As a product manager for telematics at Cox Automotive Mobility, Jordan Smith has recovered more than 250 stolen vehicles over the past two years. He started as a platform engineer fresh out of high school at a startup called Clutch, a vehicle subscription service that Cox acquired in 2018. Smith has taken a leadership role in integrating Clutch’s technology into Cox—namely the ability to extrapolate data from vehicles to inform individual owners and fleets of their automobiles’ overall health, location, and environmental surroundings. Smith technically has been working as a product manager for nearly two years, but an official promotion hinged on one thing: completing his bachelor’s.
Smith earned an associate degree from Perimeter College. Transitioning to Robinson’s Online B.B.A. program as a marketing major made it possible for him to continue working and finish school.
Throughout the program, Smith has tackled projects addressing issues he faced on the job. In Kofie Dadzie’s International Business course, he wrote a comprehensive assessment of how Cox could partner with a vendor to support the company’s hardware needs.
“I was able to tie what I learned back to the problems I was solving for executive-level leaders,” Smith said. “Instead of recalling the concepts later down the road, I immediately put them into practice.”
Even though Smith didn’t perform well in Buyer Behavior with Jennifer Daniels, the course was one of his favorites. A practicing growth strategy consultant, Daniels offers students a glimpse into the real world and teaches them how to get inside consumers’ minds. Smith is a tech-savvy right brain, and Daniels’ class filled a substantial knowledge gap.
“Building a successful product involves understanding end users so you can develop branding and showcase experiences they find engaging,” Smith said. “That’s a piece of the product picture I didn’t have.”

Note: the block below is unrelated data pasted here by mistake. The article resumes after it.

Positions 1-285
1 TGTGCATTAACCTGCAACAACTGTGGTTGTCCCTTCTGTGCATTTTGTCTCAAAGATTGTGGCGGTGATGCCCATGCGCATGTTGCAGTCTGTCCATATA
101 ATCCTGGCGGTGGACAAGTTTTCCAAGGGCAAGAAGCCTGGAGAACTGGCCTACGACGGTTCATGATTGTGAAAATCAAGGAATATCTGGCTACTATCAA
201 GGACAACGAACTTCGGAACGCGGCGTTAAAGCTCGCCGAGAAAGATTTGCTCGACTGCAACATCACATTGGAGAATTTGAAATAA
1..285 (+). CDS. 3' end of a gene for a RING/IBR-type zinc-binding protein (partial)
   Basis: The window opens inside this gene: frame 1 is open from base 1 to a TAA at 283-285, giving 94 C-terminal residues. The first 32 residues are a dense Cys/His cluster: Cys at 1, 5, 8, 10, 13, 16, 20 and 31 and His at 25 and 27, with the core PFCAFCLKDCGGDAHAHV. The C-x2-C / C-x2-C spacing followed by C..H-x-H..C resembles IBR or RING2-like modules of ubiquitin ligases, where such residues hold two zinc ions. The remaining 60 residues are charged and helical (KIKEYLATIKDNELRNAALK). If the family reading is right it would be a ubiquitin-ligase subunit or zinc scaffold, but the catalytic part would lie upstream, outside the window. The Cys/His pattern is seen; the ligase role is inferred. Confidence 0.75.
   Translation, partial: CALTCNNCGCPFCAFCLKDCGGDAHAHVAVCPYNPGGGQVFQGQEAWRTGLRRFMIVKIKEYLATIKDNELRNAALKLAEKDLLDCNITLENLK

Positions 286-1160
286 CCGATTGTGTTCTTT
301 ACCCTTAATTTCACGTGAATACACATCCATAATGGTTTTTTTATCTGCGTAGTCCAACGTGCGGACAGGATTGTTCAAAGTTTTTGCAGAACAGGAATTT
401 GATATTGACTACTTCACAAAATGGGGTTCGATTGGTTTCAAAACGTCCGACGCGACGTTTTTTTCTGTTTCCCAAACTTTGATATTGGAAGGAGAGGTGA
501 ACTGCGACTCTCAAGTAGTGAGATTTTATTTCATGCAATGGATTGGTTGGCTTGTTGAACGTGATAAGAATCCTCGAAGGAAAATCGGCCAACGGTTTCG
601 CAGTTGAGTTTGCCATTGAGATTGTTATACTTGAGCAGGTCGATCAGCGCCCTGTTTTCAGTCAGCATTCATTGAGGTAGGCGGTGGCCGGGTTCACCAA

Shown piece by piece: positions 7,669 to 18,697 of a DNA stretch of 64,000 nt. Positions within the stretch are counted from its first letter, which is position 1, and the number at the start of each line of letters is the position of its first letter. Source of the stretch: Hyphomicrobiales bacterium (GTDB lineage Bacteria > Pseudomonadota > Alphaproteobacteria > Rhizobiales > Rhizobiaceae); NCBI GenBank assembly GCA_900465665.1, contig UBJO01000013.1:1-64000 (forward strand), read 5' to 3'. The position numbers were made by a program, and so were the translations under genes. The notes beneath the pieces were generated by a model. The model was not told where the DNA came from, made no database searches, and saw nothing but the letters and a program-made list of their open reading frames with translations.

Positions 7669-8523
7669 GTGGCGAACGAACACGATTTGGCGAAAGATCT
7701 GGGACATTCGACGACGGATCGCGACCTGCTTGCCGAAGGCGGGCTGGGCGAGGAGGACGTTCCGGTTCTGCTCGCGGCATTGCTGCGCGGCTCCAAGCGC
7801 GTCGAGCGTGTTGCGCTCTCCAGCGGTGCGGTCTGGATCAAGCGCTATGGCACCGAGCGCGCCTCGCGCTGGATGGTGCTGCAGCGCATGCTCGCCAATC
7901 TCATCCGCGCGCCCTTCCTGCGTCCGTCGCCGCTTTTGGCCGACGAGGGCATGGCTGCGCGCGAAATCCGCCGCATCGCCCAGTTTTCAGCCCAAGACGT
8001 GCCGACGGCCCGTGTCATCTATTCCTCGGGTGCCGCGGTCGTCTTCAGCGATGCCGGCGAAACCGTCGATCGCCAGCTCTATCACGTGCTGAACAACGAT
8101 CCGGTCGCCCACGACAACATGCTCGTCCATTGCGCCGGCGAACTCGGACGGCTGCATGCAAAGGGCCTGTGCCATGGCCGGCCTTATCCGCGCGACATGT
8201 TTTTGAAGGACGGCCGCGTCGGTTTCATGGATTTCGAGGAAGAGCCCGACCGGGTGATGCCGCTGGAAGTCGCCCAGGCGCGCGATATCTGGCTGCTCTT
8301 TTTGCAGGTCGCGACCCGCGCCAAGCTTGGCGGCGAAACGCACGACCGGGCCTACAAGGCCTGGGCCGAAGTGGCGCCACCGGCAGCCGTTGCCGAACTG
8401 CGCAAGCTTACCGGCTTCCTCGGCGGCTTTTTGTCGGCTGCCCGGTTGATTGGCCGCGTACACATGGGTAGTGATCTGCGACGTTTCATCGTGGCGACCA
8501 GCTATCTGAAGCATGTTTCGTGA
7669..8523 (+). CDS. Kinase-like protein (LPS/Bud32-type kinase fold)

One might think branding is Smith’s longstanding forte: he recently was nominated to become a Cox brand advocate, a volunteer role involving community outreach. Last month, the brand advocate team built an interactive outdoor classroom for the Kindezi Schools, a group of three city of Atlanta schools with consciously small, diverse class sizes. Smith also has traveled across the U.S. as part of Cox’s “34 by 2034 Act to Impact Tour.” With the goal of empowering 34 million people to live more prosperous lives by 2034, the initiative features one-day events in 10 cities. In partnership with organizations including Boys & Girls Club of America, Girls Inc., and Inside the Outdoors Foundation, Cox employees are building STEAM education kits and completing community accessibility and beautification projects.
Smith isn’t the type to rest on his laurels. He’s exploring opportunities to earn Project Management Professional and ScrumMaster certifications, which will enable him to communicate advanced technical concepts to executives. And, in good faith he’ll graduate from Robinson this summer, Smith’s boss already finalized that promotion.
“Without the option to take online courses, there’s no chance I would’ve been able to do what I’m doing,” Smith said. “Balancing a job and classes is difficult, but it helps you speak and learn from experience, and ultimately propel your career.”
This article is taken from Georgia State's Robinson College of Business by Jenifer Shockley